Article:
The documentary "Alive Inside: A Story of Music and Memory" attests to the fact that music really is medicine for the soul.

It's about social worker Dan Cohen and his Music & Memory nonprofit program, which brings personalized music to elderly patients suffering from Alzheimer's and other ailments. The film, opening at the Sunshine Cinema Friday, demonstrates the benefit of music therapy and argues that it should be prioritized by the health care system.

Documentarian Michael Rossato-Bennett says the first time he witnessed the effect of Cohen's program, which began with a single Cobble Hill nursing home in 2008 and has since expanded to more than 650 locations, he was left fundamentally transformed.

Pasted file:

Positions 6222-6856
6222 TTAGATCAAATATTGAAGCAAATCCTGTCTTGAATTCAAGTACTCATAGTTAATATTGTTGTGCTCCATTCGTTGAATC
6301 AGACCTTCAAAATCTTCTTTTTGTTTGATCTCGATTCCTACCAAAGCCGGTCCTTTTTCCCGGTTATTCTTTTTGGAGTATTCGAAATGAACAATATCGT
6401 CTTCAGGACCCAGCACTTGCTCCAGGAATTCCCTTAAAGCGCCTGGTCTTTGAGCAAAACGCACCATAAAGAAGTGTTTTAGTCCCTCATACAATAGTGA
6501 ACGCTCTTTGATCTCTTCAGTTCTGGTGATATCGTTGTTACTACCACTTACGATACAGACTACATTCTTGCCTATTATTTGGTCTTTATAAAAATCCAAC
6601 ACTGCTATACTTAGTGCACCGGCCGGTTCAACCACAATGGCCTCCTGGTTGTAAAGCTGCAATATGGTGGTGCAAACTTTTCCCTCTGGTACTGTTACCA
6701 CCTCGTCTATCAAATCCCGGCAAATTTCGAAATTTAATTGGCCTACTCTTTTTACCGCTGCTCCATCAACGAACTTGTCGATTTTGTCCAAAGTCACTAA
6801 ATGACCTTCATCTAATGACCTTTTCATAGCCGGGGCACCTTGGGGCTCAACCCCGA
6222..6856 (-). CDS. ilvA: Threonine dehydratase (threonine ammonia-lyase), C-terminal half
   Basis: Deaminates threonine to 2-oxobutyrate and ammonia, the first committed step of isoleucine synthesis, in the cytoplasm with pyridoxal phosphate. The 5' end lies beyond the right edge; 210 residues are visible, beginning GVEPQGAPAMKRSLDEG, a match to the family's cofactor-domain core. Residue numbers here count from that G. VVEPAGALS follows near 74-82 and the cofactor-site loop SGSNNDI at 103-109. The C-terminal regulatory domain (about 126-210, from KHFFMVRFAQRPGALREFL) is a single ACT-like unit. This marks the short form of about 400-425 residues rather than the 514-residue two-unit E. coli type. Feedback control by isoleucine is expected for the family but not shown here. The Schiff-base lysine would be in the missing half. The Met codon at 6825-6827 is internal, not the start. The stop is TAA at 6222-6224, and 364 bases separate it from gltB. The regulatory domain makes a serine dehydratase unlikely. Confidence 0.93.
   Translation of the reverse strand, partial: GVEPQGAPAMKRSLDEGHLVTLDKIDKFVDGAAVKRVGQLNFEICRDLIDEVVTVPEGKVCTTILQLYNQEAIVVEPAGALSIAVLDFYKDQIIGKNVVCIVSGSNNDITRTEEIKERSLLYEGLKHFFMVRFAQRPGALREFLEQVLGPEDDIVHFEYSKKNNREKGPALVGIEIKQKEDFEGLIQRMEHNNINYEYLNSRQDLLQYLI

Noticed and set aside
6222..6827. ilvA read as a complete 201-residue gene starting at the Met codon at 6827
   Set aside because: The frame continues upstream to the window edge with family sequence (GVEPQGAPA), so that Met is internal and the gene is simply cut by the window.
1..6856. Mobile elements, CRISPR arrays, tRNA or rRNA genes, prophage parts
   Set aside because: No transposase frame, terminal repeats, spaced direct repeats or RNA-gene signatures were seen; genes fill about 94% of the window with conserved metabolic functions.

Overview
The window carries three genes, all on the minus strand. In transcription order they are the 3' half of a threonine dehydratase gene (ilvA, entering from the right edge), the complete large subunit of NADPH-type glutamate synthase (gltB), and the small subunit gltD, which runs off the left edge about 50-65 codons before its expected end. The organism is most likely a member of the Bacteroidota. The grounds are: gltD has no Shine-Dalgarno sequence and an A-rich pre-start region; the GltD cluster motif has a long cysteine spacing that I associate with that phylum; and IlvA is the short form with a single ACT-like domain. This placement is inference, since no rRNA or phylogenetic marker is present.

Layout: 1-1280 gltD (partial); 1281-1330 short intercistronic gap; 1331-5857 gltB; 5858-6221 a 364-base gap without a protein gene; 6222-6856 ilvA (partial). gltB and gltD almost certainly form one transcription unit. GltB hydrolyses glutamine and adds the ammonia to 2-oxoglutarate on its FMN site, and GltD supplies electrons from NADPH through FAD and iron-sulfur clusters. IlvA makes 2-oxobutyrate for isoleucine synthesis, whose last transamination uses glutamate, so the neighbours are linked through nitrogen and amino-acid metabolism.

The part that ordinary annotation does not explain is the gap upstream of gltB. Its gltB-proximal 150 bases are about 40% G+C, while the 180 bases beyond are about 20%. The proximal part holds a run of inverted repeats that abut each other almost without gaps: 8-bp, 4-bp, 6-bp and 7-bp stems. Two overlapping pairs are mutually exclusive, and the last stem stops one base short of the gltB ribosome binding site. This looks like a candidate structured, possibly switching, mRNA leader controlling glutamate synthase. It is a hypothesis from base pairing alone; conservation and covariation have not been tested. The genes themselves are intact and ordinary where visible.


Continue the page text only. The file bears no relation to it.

"Dan brought this man Henry, a guy who had his head pressed down against his chest and looked like he wasn't there," Rossato-Bennett says. "He had loaded Henry's music on this iPod, Henry was given this music, and I was floored because I watched a 'dead' human being come back to life.

"And beyond that, it wasn't just that he was human being, it was that he was a profound human being. I'm an artist and this is a man who's a singer and a poet, almost a prophet of life. This person had been dead, gone to the world, and I had completely discounted him. ? When you experience another human being come to life, it is inescapable."